FROM STATION UPHEAVAL, A TRACKING NIGHTMARE

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What a difference a year makes. And what a nightmare it's been for Nielsen Media Research and the agency media planners and buyers who depend on Nielsen ratings estimates to place local and national TV ad dollars.

In the year since New World Communications Co. Chairman Ronald Perelman and Fox leader Rupert Murdoch began the game of musical affiliate chairs, 22 markets have experienced at least one change in a major network affiliation. In some markets, such as Phoenix, at least three of the four network affiliates have changed hands.

The changes have put added pressure on Nielsen to monitor shifts and scrutinize ratings data, particularly in the nearly 200 non-metered markets that rely on viewers to fill out diaries about their TV viewing preferences.

One of the biggest challenges for media planners is that the shifts don't all occur at once and require constant scrutiny. In at least one market, stations dropped their network affiliation and then broadcast as independents before switching to their new affiliation. In other markets, stations rolled in programs from their new networks gradually.

"This has been an unprecedented shift in affiliation assignments and it's impacted the business in a very large way," said Ron Meyer, senior VP-group director of marketing for Nielsen Station Index. "It's impacted TV programming. It's impacted the TV ratings business. And it's impacted the way the consumer watches television."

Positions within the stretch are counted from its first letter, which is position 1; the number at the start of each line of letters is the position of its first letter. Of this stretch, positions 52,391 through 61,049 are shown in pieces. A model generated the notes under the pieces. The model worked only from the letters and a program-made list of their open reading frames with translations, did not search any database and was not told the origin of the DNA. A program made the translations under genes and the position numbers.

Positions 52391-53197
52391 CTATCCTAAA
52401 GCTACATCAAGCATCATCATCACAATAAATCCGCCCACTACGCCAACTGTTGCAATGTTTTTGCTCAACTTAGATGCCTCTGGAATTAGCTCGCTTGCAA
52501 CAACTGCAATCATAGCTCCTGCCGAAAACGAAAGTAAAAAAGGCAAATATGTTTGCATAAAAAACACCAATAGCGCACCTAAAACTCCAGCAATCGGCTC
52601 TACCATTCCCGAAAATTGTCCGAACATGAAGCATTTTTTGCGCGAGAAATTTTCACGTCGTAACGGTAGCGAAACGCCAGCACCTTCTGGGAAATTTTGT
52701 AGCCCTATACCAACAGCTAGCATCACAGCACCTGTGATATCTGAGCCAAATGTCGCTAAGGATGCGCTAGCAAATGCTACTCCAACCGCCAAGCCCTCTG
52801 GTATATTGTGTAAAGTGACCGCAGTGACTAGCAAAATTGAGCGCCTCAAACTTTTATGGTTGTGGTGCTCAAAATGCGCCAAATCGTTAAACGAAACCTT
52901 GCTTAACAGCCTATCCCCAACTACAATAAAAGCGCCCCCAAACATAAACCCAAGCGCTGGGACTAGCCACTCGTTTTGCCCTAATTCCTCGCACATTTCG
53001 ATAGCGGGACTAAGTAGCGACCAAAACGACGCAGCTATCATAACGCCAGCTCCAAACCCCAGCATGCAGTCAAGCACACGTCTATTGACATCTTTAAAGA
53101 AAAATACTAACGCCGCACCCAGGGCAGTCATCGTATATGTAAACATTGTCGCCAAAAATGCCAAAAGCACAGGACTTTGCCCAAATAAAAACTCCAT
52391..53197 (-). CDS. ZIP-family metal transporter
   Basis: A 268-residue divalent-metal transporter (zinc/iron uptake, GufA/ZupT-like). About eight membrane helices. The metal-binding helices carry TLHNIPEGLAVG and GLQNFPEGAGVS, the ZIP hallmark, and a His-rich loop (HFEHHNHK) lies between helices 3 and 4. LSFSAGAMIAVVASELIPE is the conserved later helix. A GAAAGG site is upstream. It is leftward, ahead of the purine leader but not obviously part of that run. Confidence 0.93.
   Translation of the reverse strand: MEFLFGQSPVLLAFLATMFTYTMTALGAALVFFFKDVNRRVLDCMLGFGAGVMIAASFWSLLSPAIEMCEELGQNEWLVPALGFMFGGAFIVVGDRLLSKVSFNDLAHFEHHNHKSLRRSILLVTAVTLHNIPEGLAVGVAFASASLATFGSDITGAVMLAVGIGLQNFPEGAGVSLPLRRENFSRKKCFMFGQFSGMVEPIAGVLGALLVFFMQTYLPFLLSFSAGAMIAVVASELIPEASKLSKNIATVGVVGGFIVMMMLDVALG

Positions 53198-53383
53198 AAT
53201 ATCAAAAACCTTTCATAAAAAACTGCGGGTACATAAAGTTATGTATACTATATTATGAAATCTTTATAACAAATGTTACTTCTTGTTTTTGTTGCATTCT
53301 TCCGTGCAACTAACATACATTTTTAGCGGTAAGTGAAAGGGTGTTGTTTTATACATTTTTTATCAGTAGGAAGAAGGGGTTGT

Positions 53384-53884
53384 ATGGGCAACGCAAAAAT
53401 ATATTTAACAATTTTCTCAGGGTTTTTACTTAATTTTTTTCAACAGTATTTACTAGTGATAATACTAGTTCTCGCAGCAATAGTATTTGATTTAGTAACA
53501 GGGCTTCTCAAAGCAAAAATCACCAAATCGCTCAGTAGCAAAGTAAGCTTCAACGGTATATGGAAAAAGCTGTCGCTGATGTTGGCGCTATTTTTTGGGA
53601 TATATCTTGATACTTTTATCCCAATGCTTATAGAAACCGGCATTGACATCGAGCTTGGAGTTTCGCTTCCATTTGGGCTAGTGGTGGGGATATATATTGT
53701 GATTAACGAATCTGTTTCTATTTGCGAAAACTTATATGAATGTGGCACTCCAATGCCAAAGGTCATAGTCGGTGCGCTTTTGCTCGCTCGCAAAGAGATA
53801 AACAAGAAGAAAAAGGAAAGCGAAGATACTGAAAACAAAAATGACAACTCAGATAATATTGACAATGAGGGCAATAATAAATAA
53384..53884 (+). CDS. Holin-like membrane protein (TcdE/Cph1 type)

Mr. Meyer said Nielsen has instituted safeguards and fail-safe procedures to monitor discrepancies between what diary-keepers report and what may actually be the case in markets.

Among other steps, he said, Nielsen will call every household that provides discrepant information.

The problem, said Nielsen VP Bob Paine, is that viewers may not always know what network they're watching, because concurrent with the affiliation shuffle, stations are joining with more than one network via secondary affiliations.

"There clearly are more stations today with secondary, and even tertiary affiliation, than there were a year ago," he said. "For example, there are some stations that may carry only part of one network's programming, like the Warner Bros. kids lineup, or the Fox football coverage."

Despite safeguards, some shifts in TV viewing patterns are bound to occur. The problem for media buyers is how to plan for the changes when investing advertising dollars.

"Right now, we're kind of at the mid-range point of these changes and we're starting to see some patterns emerging," said Kim Sullivan, local media supervisor at Cincinnati-based Media That Works, an independent media-buying company that has been tracking the changes closely.

"We were hoping that when we finished [an analysis of the first two switch markets, Cleveland and Kansas City] we'd have a pretty cut and dried look at the changes. But what we've found is a lot of roller-coaster affects in different dayparts," she said.

For former Big 3 stations shifting to Fox affiliates, Ms. Sullivan said, early morning and prime-time program ratings are down significantly; syndicated programming on all stations produced inconsistent patterns; and ratings for stations without affiliation changes were essentially unaffected.

"That last part was especially comforting for us, because it was an area that we went to to avoid the mess. Luckily, that has turned out to be a lifesaver," she said. But the media-buying company advised clients to avoid buying local news programming on stations undergoing switches, because it's the programming most closely linked to a station's local identity.

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